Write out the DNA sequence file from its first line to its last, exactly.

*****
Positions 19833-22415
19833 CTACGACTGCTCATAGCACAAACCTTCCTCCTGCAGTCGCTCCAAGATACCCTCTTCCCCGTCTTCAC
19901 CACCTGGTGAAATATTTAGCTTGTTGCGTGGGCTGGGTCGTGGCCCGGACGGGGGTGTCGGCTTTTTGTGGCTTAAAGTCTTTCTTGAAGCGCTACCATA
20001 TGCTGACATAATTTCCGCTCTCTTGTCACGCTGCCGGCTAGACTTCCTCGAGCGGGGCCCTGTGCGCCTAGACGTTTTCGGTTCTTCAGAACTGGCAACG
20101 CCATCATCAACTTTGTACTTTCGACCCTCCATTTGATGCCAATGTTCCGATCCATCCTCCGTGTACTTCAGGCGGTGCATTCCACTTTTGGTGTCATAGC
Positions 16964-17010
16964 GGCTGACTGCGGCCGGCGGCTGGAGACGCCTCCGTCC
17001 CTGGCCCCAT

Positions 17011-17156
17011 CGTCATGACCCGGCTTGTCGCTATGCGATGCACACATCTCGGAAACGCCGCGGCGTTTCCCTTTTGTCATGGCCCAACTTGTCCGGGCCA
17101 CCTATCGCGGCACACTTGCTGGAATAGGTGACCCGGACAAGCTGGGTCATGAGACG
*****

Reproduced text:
Positions 19833-22415
19833 CTACGACTGCTCATAGCACAAACCTTCCTCCTGCAGTCGCTCCAAGATACCCTCTTCCCCGTCTTCAC
19901 CACCTGGTGAAATATTTAGCTTGTTGCGTGGGCTGGGTCGTGGCCCGGACGGGGGTGTCGGCTTTTTGTGGCTTAAAGTCTTTCTTGAAGCGCTACCATA
20001 TGCTGACATAATTTCCGCTCTCTTGTCACGCTGCCGGCTAGACTTCCTCGAGCGGGGCCCTGTGCGCCTAGACGTTTTCGGTTCTTCAGAACTGGCAACG
20101 CCATCATCAACTTTGTACTTTCGACCCTCCATTTGATGCCAATGTTCCGATCCATCCTCCGTGTACTTCAGGCGGTGCATTCCACTTTTGGTGTCATAGC
Positions 16964-17010
16964 GGCTGACTGCGGCCGGCGGCTGGAGACGCCTCCGTCC
17001 CTGGCCCCAT

Positions 17011-17156
17011 CGTCATGACCCGGCTTGTCGCTATGCGATGCACACATCTCGGAAACGCCGCGGCGTTTCCCTTTTGTCATGGCCCAACTTGTCCGGGCCA
17101 CCTATCGCGGCACACTTGCTGGAATAGGTGACCCGGACAAGCTGGGTCATGAGACG